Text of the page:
WC: I enjoyed reading Song of the Shepherd Woman. I think my favorite aspect was how you connected the Gospel story to the lives of your characters. What was the hardest part of interweaving your story with the Gospel?
Carlene: I started to ponder what happened to the shepherds who were in the fields on that first Christmas. Were all of them followers of Jesus for the rest of their lives? Suppose one of these young men went astray. What would the remedy be? Perhaps later in life he reluctantly takes responsibility for a helpless child, a little girl who reminds him of the power of simple faith. These thoughts rattled around in my head, gradually forming the characters who became Avram and Channah. After I fell in love with them, I felt compelled to write their story.
WC: The details you used really showed the amount of research you did. How did you do most of your research? (Books, internet, interviews, travel?) What was something you learned that really surprised you?
Carlene: My writing partner, Sharon Faucheux, is the main historian, while I’m more the story-teller. Sharon uses reference books and the internet for most of her research. I read a nonfiction book about how to breed and take care of sheep before starting to write “Song of the Shepherd Woman”.
I also happened to be in a Bible study with a woman who shared some tidbits from her experience raising sheep. I sent an email to an Australian sheep farmer we located through the internet and clarified a few lingering questions.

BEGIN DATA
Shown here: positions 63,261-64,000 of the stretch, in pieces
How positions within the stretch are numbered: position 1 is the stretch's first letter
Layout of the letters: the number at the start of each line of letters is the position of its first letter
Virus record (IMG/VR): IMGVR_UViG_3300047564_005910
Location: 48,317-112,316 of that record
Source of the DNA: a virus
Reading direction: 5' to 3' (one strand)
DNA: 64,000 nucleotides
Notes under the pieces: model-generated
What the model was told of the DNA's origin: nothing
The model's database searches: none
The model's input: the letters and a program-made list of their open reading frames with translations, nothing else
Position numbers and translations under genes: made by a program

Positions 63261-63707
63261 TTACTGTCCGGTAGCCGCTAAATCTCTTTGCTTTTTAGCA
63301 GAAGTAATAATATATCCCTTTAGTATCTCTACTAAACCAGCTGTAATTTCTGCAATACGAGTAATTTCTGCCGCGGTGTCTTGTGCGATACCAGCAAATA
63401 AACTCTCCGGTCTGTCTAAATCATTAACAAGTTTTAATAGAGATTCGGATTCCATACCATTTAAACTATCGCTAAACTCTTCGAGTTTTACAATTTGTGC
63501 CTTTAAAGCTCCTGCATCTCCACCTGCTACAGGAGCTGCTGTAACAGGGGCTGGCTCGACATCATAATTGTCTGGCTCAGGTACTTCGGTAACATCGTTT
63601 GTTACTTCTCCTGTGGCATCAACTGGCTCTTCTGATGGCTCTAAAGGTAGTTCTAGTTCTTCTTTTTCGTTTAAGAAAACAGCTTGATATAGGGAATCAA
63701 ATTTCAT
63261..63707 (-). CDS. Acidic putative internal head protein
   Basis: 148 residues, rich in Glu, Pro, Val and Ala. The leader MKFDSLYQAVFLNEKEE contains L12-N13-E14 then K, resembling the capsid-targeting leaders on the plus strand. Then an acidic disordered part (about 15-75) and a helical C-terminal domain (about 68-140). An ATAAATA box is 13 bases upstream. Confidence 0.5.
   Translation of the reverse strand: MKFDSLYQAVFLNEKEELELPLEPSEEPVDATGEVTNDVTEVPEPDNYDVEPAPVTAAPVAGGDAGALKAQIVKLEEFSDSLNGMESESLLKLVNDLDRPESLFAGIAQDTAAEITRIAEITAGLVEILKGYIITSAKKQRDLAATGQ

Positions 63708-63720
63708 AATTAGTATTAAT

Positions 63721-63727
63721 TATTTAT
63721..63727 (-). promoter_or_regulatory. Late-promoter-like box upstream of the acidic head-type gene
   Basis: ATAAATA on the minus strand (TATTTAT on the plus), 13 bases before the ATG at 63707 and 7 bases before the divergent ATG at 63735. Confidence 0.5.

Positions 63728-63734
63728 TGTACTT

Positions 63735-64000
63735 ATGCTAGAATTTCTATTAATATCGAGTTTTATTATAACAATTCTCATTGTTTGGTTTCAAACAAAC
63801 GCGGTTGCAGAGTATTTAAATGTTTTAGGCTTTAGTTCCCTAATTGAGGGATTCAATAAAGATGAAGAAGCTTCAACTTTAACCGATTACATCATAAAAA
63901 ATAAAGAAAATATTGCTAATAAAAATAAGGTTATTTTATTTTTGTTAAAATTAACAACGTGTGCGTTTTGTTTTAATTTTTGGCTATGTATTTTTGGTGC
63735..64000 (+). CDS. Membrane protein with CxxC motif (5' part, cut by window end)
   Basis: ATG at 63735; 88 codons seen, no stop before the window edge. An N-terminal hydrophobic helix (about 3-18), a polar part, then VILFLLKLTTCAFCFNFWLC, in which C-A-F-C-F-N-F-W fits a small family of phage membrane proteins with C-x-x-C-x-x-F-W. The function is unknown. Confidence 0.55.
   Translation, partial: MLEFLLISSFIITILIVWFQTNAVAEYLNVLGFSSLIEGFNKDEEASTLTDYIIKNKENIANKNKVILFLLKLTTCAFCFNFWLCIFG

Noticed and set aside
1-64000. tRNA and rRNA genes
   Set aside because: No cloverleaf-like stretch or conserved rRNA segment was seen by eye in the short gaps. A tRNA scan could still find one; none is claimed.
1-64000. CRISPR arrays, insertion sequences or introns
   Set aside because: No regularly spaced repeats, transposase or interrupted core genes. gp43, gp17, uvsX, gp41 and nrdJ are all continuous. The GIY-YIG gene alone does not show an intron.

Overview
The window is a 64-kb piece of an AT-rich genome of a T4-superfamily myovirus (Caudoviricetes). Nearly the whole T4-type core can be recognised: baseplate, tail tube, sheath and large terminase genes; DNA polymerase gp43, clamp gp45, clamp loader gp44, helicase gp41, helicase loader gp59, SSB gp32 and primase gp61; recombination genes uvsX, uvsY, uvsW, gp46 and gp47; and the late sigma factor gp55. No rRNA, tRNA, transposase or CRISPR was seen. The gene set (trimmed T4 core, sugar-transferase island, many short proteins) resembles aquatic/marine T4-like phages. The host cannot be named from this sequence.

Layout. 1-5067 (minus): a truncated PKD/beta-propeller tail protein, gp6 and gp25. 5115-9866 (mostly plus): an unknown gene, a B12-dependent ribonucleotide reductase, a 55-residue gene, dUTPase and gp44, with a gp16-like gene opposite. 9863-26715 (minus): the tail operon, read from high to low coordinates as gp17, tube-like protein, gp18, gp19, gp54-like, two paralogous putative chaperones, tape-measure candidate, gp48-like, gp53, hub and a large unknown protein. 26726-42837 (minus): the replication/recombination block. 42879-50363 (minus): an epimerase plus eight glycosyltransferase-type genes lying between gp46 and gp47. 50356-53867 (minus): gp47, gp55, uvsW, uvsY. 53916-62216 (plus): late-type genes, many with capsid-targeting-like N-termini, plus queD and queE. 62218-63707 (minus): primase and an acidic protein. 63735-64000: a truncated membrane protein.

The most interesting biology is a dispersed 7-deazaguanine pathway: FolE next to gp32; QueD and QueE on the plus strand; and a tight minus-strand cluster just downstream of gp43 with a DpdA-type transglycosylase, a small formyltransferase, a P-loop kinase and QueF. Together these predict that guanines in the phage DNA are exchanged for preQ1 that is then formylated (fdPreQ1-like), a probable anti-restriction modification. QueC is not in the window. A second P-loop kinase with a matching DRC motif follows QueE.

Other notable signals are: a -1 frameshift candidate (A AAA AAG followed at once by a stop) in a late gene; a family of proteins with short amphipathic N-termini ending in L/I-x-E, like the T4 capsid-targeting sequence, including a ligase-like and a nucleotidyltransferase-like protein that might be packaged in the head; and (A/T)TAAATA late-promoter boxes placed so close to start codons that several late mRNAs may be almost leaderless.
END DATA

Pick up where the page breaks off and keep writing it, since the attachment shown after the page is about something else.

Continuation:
The most surprising thing I learned is how helpless sheep are. Just about everything frightens them, and those who know them best maintain they are downright stupid.
WC: That is really powerful when you think about it in the context of Jesus calling us sheep. No wonder He wants to be our shepherd, and seeing how shepherds really do care for their sheep in your story is such a wonderful reflection of his love.
What is the main thing you want your readers to take away from this story when they walk away?
Carlene: I hope my story encourages readers to trust steadfastly in God, even when human logic says faith is foolish.
WC: I love to ask just for fun questions. What is on the top of your Bucket List for 2018?
Most books! Pelican Book Group has contracted my novella “Parisian Surprise”, a contemporary Christian romance, which I hope will be released sometime this year. Also, I’ve almost finished a novel about a man’s attempt to heal his broken marriage. I have some simmering ideas for a sequel to “Song of the Shepherd Woman” as well.
Thank you, Charlene, for sharing about your travels, your book, and all the wonderful insight you have gained from that. My beloved readers, you can have a chance to win an e-copy of Charlene’s novel by commenting below AND entering the Rafflecopter give away below. Entries open Tuesday 12 AM (EST) 1/30/2018 and close on Monday, 2/5/2108, at 11:59 PM (EST).
So readers, what is on your 2018 Bucket List?
*Legal Jargon: No Purchase is necessary. This contest is open to all readers in the world, 18 years and older who are legally allowed to participate in such a giveaway as allowed by their local laws. The Write Call does not exchange prizes for reviews. Reviews are appreciated, but not required.*